Connection between the animals are subsequently to people

I only gave a lecture about connecting, bonding, family and so on. I described what I was doing all these years. Family connection, then friends, then with your other loved ones, your animals. Even a farmer commits and adheres to / on his cattle. I recognize from my idiosyncratic roots, Zimbabwe where people and animals mainly in rural areas are highly interconnected.

Connection between the animals are subsequently to people

Sometimes cows or donkeys seen when they help people? They chat with each other, looking at each other and leave food behind each other and feed the young. As a child I helped my parents with the cattle, together with my brothers and sister. When I look back, I am particularly impressed with how we worked with neighborhood boys and girls. They also helped parents during planting, sowing and harvesting, and cattle. It happened a lot and it was really obvious that every child just had a take. Each task connected us also with the cattle we were doing.

I remember mostly the names we give to the cows. Each cow had a name that suited his character. From the moment it is a calf, the children and parents feel what it is. I write in the present tense because it still happened. I often get messages from my brother with the pictures of the remaining cattle.

Because names, creates a connection between man and animal, by regularity we were just connected.

Regularity and compound

From my parents I learned to get up very early. My parents had cows, goats, shelves, chickens, turkeys, dogs and cats. There was great diversity in.

They were so many and yet we knew one on which it was and what it did and luster. Which eggs when it comes. We lived with season.

We ate seasonal vegetables, we were dependent on the moon. We slept early because it was faster dark. My mother always said “Basa Mangwanani” and this means better start working early, then you can still enjoy your day, because do you? it’s already evening.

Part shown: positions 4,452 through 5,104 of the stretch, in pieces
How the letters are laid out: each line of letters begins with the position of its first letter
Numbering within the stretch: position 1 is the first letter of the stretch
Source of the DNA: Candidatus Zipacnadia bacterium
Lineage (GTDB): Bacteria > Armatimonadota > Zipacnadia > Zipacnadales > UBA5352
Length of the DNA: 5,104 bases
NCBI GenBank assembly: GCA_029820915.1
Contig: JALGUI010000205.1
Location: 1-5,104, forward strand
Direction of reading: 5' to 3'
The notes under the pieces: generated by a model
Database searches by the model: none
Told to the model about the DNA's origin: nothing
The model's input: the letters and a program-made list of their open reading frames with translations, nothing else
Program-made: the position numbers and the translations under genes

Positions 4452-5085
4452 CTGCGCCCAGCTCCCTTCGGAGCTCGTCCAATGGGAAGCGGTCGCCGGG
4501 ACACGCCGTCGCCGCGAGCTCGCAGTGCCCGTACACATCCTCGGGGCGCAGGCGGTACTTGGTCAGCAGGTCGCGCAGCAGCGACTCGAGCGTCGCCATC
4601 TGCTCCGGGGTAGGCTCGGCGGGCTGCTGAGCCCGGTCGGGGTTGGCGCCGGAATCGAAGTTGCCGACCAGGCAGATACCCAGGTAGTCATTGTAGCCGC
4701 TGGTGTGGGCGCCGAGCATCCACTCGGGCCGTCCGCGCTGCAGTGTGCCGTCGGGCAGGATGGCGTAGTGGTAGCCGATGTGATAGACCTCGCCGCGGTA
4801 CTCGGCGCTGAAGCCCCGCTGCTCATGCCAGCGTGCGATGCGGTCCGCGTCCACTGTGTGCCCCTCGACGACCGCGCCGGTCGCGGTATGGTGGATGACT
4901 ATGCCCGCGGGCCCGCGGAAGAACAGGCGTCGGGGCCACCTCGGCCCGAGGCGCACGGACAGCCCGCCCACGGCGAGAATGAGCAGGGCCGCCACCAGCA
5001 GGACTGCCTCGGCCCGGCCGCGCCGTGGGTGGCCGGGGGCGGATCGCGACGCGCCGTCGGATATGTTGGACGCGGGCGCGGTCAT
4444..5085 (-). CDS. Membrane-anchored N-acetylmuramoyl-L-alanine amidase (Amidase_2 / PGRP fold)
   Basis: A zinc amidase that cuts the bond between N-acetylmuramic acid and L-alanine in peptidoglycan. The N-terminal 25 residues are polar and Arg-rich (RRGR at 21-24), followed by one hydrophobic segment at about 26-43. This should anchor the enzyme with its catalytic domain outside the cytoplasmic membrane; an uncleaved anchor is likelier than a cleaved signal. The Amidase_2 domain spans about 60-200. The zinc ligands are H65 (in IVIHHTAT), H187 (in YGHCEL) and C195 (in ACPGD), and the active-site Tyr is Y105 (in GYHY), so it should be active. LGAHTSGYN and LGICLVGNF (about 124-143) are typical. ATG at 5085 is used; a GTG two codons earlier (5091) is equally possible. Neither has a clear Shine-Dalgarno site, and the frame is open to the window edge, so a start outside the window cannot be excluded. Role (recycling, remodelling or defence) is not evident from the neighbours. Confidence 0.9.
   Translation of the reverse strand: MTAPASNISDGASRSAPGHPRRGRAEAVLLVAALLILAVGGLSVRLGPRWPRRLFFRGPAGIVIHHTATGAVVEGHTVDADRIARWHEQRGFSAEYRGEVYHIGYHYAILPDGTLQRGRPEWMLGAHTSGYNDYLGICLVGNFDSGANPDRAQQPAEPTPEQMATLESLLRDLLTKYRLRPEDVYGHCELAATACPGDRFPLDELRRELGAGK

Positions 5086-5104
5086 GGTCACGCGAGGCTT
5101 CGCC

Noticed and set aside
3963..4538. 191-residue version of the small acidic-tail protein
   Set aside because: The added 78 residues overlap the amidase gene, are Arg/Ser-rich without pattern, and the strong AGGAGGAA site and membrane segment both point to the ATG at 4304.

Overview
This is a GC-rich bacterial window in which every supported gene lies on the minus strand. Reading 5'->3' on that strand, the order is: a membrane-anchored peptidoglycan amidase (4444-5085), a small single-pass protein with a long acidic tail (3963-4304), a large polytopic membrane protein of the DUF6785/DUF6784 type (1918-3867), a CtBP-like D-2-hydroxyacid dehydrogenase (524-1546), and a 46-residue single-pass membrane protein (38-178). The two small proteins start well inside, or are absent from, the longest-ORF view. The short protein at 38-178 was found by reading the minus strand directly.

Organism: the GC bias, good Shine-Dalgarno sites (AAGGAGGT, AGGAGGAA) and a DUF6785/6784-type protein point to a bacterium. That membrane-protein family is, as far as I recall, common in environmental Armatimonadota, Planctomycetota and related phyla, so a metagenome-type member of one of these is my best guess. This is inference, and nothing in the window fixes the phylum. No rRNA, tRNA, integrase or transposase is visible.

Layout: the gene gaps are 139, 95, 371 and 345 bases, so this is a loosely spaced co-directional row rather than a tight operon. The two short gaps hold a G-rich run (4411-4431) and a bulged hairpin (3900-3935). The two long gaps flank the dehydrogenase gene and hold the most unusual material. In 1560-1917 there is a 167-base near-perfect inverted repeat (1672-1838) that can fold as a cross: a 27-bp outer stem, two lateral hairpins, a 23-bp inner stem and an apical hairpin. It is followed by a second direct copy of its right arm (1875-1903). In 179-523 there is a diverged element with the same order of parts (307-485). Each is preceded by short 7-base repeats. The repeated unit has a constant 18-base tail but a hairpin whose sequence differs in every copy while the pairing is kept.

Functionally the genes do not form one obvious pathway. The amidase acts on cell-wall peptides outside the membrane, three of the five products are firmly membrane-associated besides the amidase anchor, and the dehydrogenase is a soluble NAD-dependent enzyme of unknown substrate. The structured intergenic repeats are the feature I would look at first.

This is what I still do, I remember when I worked at the office in Rotterdam and Schiedam I could often ask my colleagues if they had wet the bed;). So early was ik.Ik h ad been made long coffee and radio turned on to create a fun atmosphere connection to the work floor. I see actually why I did it.

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Thanks for reading my blog. So I asked in February to give a lecture during the nine-month exhibition about what I actually do. This I told such and eventually it went #Familybonding. I continue with my blog when my kids are relax.

Dear greetings
Melissa Budding
Living in the Netherlands since 1996

How Dutch men approach an African woman

When I came to Holland I was too young to know that cultures and behavior between countries could be so different.
As a child I have never learnt anything else than embrace people you meet and treat them with respect.
I am that kind of a person who leaves the house when I am bored. I go and sit somewhere, order a drink and start a chat with people. I have always laughed with everyone. I didn’t know that Dutch people were pretty much reserved. I remember that guys spoke at most when they were drunk. Like during Kingsday and when the national team has won.

I used to visit an Irish pub in Vlaardingen and sometimes Breakaway in Rotterdam. I was mostly the first to start a conversation because I am pretty much interested in a lot of things.
This helped me to learn the language.

As a girl I knew what my mom always told me. No sex when there is no love. So I kept that in my mind at all the time.
I felt very free to talk to whomever I wanted but at the same time I could feel some lack of respect. I have no idea what made a few men think that when you are a black lady you must accept every offer you get even just to dance in a very sexual way. I could feel that these guys assumed I should accept. Probably because by then I was single. So people tend to think you are desperate. Those times in the 90s I was not a slim girl either. I still had a thick bone but not overweight. Those times if you were not as skinny as the models on catwalk then you weren’t really seen as sexy.

So each time especially when guys had a few drinks they would start talking to me freely and start dancing around me without asking for permission.. ofcourse you can guess how furious I did react.
I felt disrespected. At that moment I was too shy to really ask why they did behaved like that.
I remember words like #Dushi #fawaka (and I didn’t know what they meant by then) , which already shows that men assumed every black person who speaks good Dutch must be Surinamese. For me that wasn’t the real issue even though I would prefer to be recognised as me.

Later in the years, married, 3 children. I went with my husband to a local cafe/bar to drink something. By then we had already moved to the village. So you know villages are small. People know the new people already.
We stepped in and ordered some drinks.